Under the heading “Soviet Millionaire’ in free-market fight”, the Daily Telegraph (24 March) gave prominence in their foreign news to the Russian capitalist, Viktor Aksyutich. The newspaper did so on the grounds that he promised to sponsor “free-market candidates” in his country, to fight what he described as “conservative members” of the Russian ruling-class who are currently trying to cling to the state-capitalist monopoly of large-scale production and distribution and its resulting benefits.
Another reason for media interest is that Aksyutich is a director of a co-operative in Moscow, one of the consequences of the current reforms there, which has in eleven months of operation created capital of £2.5 million pounds. Indeed, the diversity of this co-operative’s business operations is quite interesting since it includes cement, timber, computers, theatre groups, video shops, religious publications and management schools.
After Aksyutich’s meeting with Alan Clark, Minister of Trade, to discuss joint capitalist ventures and current de-regulation in Russia which makes his kind of business operation legal, he told assembled journalists that he is under no illusion as to who are the “real enemy” to his company’s future, naming it as the Russian Communist Party itself.
And like all fractional disputes within a ruling-class or the power struggle emanating between those on the periphery of political power and those wielding it for their own purposes, Aksyutich, and those like him who want political representation as a means to articulate their propertied interests, are now committed “to use our financial muscle to sponsor candidates for future elections”. So in a manner reminiscent of Pirandello’s Six Characters in Search of an Author, Aksyutich and other “closet capitalists”, as the Telegraph called them, must search for a political party. Glasnost and Perestroika are seen as instruments in this process.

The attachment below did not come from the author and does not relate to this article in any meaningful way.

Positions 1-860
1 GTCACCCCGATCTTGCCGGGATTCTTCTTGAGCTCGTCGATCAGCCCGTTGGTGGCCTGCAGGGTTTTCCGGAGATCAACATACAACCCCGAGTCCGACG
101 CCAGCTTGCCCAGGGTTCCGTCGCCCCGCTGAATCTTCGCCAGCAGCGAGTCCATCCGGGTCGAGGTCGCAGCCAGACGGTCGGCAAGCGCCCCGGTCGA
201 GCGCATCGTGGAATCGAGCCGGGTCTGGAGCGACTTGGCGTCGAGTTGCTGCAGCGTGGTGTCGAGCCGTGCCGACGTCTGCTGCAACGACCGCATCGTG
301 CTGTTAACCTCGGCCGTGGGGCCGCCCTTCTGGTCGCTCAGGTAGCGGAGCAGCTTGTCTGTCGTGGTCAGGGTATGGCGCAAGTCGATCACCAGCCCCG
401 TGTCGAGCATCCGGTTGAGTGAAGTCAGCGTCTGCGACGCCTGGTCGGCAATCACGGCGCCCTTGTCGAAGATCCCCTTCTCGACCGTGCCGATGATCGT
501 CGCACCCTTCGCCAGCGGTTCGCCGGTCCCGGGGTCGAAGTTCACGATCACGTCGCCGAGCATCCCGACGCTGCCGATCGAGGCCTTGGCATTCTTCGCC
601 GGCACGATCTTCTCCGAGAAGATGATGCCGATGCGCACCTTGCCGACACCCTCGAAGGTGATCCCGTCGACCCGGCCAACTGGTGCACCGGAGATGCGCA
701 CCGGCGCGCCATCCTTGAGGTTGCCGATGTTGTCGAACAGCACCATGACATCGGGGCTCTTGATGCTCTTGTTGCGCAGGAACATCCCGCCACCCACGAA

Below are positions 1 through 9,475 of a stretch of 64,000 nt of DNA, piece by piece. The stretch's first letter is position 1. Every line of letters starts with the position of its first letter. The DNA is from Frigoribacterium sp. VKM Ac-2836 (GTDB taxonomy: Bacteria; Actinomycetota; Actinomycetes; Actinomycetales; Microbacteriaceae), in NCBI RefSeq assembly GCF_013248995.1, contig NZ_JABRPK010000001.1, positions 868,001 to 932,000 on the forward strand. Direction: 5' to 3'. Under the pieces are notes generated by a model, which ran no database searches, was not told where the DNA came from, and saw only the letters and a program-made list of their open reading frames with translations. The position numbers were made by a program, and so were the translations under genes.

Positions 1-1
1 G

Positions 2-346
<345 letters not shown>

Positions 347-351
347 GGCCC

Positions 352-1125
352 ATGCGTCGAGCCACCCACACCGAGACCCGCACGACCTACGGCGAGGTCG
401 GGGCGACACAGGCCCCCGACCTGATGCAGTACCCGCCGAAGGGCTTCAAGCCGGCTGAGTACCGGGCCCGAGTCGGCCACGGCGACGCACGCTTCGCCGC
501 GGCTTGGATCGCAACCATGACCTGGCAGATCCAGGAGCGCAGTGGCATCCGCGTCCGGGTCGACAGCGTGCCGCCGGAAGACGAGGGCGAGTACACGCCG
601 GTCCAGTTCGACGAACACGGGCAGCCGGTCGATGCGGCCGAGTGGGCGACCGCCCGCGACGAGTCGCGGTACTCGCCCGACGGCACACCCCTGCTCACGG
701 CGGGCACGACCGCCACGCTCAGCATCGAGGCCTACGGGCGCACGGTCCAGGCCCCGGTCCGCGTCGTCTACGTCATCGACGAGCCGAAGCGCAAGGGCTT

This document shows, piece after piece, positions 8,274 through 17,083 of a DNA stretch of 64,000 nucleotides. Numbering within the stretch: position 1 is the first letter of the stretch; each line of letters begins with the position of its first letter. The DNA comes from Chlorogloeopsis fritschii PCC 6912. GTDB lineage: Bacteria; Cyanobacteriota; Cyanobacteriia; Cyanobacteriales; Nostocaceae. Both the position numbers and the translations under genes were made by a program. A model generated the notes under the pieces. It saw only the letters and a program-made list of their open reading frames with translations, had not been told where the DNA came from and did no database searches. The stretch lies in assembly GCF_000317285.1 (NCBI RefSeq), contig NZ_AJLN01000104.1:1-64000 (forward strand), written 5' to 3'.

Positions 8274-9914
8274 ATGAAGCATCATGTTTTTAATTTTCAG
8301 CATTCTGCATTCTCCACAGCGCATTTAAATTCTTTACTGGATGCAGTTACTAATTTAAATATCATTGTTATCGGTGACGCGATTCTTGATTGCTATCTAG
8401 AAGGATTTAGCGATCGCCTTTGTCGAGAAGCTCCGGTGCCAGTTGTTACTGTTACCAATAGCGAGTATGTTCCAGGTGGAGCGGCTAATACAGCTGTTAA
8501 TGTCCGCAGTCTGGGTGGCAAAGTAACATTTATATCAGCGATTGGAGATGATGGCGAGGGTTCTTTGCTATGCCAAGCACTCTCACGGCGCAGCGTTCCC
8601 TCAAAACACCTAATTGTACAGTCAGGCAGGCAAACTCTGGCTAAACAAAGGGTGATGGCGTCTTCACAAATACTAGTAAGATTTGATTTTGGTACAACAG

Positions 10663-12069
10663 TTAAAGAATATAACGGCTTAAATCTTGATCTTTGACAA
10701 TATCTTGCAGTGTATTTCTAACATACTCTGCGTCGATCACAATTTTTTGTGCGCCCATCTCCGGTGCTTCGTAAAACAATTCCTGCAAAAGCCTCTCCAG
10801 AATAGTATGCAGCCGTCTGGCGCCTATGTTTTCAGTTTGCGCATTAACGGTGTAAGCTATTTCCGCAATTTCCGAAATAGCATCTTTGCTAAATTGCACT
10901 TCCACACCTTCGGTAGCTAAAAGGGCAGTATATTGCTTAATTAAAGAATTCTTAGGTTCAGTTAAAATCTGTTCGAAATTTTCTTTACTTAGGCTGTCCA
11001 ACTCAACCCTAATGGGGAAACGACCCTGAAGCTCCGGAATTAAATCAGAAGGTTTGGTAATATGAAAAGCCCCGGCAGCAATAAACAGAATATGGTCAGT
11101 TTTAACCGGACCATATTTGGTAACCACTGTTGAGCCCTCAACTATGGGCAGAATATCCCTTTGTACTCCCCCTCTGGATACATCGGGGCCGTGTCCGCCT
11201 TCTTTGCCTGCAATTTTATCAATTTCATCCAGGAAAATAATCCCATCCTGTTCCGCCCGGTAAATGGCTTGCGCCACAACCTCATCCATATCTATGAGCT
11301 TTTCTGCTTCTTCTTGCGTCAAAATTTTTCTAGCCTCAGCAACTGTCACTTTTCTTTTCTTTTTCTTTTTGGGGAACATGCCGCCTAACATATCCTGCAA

Workers in Russia should pay close attention to this struggle for political power and the representation demanded by new legal forms of private business, no matter what they are called, and learn from history to have nothing to do with it. Glasnost and Perestroika are structural reforms within Russian capitalism and have nothing to do with the interests of the Russian working-class. Private capitalism, whether co-operative or corporate on the one hand, or state capitalism on the other, all exploit workers within the degradation and servility of the wages system. Instead, workers in Russia, and those elsewhere in the world should, where possible, organise politically in their own socialist parties and rapidly push the class struggle to its final conclusion with the abolition of world capitalism itself and its replacement with Socialism.